Forward Thinking Family Law Since 1994

Avoiding International Abduction of Children

When one or both parents are foreign nationals or live or work in a foreign country,  international abduction of a child presents a greater threat.  What should a separated or divorced parent do to avoid having a child removed from the United States against the parent’s will?     If the child is taken to a foreign country, what can a parent do to get the return of the child.

Passports: Become familiar with passport laws pertaining to children.  The U. S. State Department Website, is very helpful.  It takes both parents’ permission to get a passport issued, unless the opposing parent has sole legal custody,   This includes submitting pictures of both parents.  If you have significant doubts about the other parent’s commitment to providing you access to your child, do not agree to apply for the passport. If you fear that the other parent will apply for a passport without your permission, notify the Passport Issuance Alert Program in the State Department.  They will notify a parent who registers a child whenever someone else attempts to obtain a passport for the child, either in the U.S. or any embassy or consulate.

If the child already has a passport, arrange to have it held in escrow with a neutral third party, such as the parenting coordinator or a guardian at litem.  If none is available, placing it in escrow with one the attorneys or the clerk of the court.

Even if you can block having a U. S. Passport issued, if your spouse or the other parent of your child is a foreign national, that parent might be eligible to obtain a passport for your child from the other country.  Contact the embassy of the foreign country and find out whether that country requires both parents to apply for a passport.  If that embassy is not helpful, contact the U. S. embassy in that country to find out the requirements and whether they have an alert system if one parent attempts to apply for a passport.

State Department of Children’s Issues is part of the U. S. State Department that deals with children abducted from or into the United States.  See the state department website.  The Department of Children’s Issues will assist the left behind parent in searching for the child.

Also contact the Federal Bureau of Investigation and Interpol immediately if an abduction has occurred.  Help is also available through the Michigan State Police Clearing House.. Currently, Sgt. Jones is the MSP officer in charge.

Find a lawyer who understands the Uniform Child Custody Jurisdiction Equity Act (UCCJEA) and the Hague Convention. The attorney should also be licensed to practice in federal court.  Many foreign countries are signatories to the Hague Convention that provides a mechanism for returning children to their home country.  However countries with whom the U.S. often conducts business, such as Japan, Middle Eastern countries and India are not.  You may have to rely on both laws to get the child back.

The National Center for Missing and Exploited Children, 1-800-843-5678 has a 24 hour hot line.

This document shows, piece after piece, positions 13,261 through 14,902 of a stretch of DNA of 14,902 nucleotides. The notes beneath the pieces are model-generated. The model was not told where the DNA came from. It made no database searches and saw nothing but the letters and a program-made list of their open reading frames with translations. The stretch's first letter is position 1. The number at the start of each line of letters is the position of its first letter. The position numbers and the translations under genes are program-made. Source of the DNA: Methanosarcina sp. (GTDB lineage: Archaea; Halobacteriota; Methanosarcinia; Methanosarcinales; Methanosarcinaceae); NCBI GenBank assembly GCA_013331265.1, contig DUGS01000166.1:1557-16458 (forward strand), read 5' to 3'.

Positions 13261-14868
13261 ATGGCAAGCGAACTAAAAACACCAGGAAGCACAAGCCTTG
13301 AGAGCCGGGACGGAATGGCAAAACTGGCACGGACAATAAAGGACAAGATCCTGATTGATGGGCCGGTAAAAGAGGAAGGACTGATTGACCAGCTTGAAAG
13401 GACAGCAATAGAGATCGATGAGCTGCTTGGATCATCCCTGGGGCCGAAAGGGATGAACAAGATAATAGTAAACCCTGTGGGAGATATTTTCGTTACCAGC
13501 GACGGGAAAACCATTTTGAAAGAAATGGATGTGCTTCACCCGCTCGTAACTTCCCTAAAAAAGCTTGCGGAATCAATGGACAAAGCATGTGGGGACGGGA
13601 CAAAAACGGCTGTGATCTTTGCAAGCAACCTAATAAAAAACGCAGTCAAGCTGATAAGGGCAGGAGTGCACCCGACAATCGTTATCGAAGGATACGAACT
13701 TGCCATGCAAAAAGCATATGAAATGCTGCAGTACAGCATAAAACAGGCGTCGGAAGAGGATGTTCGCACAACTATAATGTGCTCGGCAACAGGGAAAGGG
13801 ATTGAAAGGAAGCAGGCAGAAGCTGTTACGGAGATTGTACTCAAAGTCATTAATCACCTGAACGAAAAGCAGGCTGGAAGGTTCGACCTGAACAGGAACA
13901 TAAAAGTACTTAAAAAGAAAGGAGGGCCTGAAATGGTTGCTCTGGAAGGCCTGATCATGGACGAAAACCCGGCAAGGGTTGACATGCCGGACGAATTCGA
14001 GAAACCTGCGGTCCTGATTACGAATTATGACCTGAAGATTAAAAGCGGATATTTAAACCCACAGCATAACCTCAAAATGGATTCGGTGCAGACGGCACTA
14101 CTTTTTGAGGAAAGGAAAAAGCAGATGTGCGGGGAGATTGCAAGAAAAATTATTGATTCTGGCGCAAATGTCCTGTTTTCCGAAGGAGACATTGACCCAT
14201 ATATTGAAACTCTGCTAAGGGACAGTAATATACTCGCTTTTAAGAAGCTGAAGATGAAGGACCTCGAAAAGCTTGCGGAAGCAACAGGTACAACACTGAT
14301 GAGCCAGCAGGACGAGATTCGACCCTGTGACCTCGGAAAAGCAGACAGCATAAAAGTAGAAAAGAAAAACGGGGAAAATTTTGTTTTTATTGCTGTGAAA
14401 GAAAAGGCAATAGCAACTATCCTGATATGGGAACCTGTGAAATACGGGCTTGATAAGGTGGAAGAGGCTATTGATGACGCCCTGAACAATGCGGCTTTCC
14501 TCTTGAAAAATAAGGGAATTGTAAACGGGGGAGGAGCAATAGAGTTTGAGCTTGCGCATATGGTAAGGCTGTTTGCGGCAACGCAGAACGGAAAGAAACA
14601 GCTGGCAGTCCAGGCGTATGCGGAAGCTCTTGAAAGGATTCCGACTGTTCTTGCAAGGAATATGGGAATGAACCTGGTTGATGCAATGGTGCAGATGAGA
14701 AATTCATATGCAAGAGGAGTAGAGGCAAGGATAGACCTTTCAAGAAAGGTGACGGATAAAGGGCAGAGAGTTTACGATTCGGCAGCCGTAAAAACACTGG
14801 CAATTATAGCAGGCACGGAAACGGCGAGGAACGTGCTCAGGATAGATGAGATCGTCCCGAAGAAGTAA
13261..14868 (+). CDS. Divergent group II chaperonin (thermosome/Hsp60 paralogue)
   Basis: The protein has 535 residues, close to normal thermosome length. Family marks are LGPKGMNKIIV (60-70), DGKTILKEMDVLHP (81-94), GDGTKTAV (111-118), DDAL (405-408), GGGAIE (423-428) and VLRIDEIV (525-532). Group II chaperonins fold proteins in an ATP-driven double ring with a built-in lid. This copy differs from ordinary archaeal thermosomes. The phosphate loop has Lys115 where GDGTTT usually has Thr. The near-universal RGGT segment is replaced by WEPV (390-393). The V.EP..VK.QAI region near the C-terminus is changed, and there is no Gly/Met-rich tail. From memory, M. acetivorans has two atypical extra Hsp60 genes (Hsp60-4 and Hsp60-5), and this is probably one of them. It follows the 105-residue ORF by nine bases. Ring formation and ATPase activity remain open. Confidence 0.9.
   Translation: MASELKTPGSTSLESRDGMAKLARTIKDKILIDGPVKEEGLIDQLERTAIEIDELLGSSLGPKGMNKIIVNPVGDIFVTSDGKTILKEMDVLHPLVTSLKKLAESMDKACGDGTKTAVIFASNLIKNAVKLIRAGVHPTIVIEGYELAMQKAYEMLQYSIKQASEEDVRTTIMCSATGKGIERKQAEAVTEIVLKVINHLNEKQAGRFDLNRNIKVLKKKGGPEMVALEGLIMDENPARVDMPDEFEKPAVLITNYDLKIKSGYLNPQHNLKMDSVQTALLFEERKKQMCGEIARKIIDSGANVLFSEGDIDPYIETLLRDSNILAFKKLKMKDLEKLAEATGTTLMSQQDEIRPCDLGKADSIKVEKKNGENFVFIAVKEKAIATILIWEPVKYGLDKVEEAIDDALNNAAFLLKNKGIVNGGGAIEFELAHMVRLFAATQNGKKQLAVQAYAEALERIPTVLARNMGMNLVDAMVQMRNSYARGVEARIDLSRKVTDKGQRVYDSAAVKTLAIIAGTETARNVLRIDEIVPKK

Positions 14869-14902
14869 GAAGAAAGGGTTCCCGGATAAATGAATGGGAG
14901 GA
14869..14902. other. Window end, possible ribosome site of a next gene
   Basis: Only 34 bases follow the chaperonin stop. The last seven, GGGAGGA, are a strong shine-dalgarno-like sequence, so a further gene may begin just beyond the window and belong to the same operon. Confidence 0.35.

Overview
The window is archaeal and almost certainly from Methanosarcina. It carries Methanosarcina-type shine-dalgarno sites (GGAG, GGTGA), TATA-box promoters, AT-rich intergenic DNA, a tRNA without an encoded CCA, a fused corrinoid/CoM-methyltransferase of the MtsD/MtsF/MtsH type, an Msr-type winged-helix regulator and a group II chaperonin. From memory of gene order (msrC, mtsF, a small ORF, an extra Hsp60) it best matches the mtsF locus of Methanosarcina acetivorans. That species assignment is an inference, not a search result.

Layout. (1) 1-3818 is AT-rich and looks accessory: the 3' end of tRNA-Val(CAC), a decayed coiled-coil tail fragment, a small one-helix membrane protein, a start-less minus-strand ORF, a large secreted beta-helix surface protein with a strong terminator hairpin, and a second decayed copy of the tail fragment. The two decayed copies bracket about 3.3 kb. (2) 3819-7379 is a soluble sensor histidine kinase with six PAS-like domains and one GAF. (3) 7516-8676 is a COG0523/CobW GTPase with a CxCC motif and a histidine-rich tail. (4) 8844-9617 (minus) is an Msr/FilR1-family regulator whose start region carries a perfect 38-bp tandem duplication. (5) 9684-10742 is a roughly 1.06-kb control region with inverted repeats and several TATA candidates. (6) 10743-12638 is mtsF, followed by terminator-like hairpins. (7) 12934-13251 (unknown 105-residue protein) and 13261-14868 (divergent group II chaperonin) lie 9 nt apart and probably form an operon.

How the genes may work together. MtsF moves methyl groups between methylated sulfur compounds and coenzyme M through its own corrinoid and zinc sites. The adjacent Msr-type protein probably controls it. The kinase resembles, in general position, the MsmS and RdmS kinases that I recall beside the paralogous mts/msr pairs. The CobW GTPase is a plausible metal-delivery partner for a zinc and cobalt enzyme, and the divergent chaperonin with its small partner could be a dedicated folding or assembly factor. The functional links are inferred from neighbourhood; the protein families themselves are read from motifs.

At this time, children under age 15 can go to Canada and Mexico with just a certified birth certificate.  Consider whether this poses a risk for your child.

Generally, courts will assess the risk factors in determining whether a parent presents a flight risk.

__MCE_ITEM__a.    Is one parent a foreign national with dual citizenship and the other a U. S. citizen without dual citizenship?

__MCE_ITEM__b.    If a parent is a foreign national, does his/her country of origin allow its citizens to obtain passports for their minor children without the consent of the other parent?

__MCE_ITEM__c.     If a parent is a foreign national, does he/she already have in his/her possession a foreign passport for the minor child that can be used without the other parent’s consent?

__MCE_ITEM__d.    Does the abducting parent have an unexpired U. S. passport for the minor child in his/her possession?

__MCE_ITEM__e.    Is there a history of mental illness in the suspected parent?

__MCE_ITEM__f.      Does the suspected parent have significant ties in the foreign country?

__MCE_ITEM__g.    Does the suspected parent have the possibility of employment or otherwise supporting him/her self in the foreign country?

__MCE_ITEM__h.    Does the foreign country have a preference for one parent to retain custody of children following a divorce?

These are very difficult cases for the parents and their attorneys.  There are significant resources available to assist a parent who risks losing their child.  However, the courts will also take a critical look at the situation, particularly if the child remains in this country living with both parents.  The courts will engage in a balancing act between each parent’s autonomy and the child’s right to be raised by both parents.  Therefore, particularly for parents whose spouse or former spouse poses a flight risk potential, it is important to be knowledgeable and vigilant, and balance that against the other parent’s right to spend unsupervised time with the child.